• Firewalls can filter data packets
      • Firewalls can filter ports
      • Firewalls can block certain activity within the network
      • Firewalls can filter inappropriate information
    • Example of a software firewall: Windows Firewall
  • 34. Figure 18-34 Windows Firewall is set for maximum protection
  • 35. Using a Router on Your Network
    • Disadvantages of using a host to share a connection
      • Host computer must always be turned on
      • Only low-level security for your network
      • Bottlenecks at host can slow traffic within network
    • Solution: use a router to interface with the Internet
    • Router provides two functions
      • Takes place of host as gateway to the Internet
      • Serves a hardware firewall to protect your network
  • 36. Figure 18-36 A router stands between the Internet and a local network
  • 37. Advantages of Using a Router
    • Host PC will not be a performance bottleneck
    • Internet access is not dependent on running host
    • Router can also serve as a hardware firewall
    • The router can provide additional features
      • DHCP server, switch, or wireless access point
    • Example: Wireless-G Broadband Router by Linksys
  • 38. Figure 18-37 This Linksys router allows computers on a LAN to share a broadband Internet connection and is an access point for computers with wireless adapters
  • 39. Installing and Configuring a Router
    • Run the setup program on any network PC
    • Connect the cable or DSL modem to the router
      • Follow the instructions on the setup screen
    • Connect PCs on your network to your router
      • PC can connect directly to a network port
      • You can also connect a switch or hub to the router
    • Plug in the router and turn it on
    • Sign in with default password and then reset it
  • 40. Installing and Configuring a Router (continued)
    • Configuring a router (using Linksys as an example)
      • Access configuration program on router firmware
        • Enter the IP address of the router (192.168.1)
      • View and/or change default settings in Setup window
    • Configure a hardware firewall
      • Settings in Security tab and Access Restrictions tab
    • Port filtering: open or close certain ports for use
    • Port forwarding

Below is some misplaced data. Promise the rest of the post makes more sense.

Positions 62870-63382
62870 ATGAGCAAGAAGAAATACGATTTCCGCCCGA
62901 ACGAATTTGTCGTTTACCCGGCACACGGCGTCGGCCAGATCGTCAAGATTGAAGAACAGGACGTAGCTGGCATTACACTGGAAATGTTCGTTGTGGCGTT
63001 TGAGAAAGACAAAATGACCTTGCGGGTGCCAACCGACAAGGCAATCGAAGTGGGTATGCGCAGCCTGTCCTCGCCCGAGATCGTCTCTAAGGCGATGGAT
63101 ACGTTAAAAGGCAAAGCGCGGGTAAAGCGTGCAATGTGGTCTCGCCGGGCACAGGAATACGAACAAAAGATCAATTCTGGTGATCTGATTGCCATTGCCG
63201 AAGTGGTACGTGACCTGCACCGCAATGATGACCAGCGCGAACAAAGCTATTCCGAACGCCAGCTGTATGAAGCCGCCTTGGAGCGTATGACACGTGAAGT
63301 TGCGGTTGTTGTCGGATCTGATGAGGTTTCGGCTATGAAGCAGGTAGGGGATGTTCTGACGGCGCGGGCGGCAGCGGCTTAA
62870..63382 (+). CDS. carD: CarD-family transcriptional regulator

• Request to certain ports forwarded to certain PCs
      • Local PC must have static address for this service
  • 41. Figure 18-39 Basic Setup screen used to configure the router
  • 42. Figure 18-42 With port forwarding, a router allows requests initiated outside the network
  • 43. Virtual Private Network
    • How VPN security works
      • Remote user sends id to authentication server
      • Authentication server encrypts data
        • Various encryption protocols are used; e.g., CHAP
      • Tunnel is created so all data transferred is encrypted
        • Various tunneling protocols are used; e.g., PPP
    • How to configure a router to support VPN
      • Select encryption and tunneling protocols
      • Configure each tunnel the VPN will support
    • Configure client for VPN from Network Connections
  • 44. Figure 18-45 With a VPN, tunneling is used to send encrypted data over wired and wireless networks and the Internet
  • 45. Figure 18-48 Properties window of a VPN connection
  • 46. Supporting Internet Clients
    • Section task: support Internet clients
    • Common Internet clients
      • Web browsers
      • E-mail
      • FTP
      • VoIP
      • Windows XP Remote Desktop
  • 47. Supporting Web Browsers
    • Web page: text file with an .htm or .html extension
      • Coded in HTML (Hypertext Markup Language)
    • Web browser: requests pages from a Web server
    • Uniform Resource Locator (URL): Web page address
    • Components of a URL
      • Protocol, host name, network name, folder, file name
      • Domain name = host name + network name
      • Example:
    • Name resolution service relates name to IP address
  • 48. Figure 18-49 A URL contains the protocol used, the host name of the Web server, the network name, and the path and filename of the requested file
  • 49. Table 18-3 Suffixes used to identify top-level domain names
  • 50. Supporting Web Browsers (continued)
    • Examples of Web browser software
      • Firefox by Mozilla, Internet Explorer (IE) by Microsoft
    • Some configuration tasks you can perform in IE
      • Configure the pop-up blocker
      • Manage IE add-ons
      • Set Internet Explorer security levels
      • Control how and if scripts are executed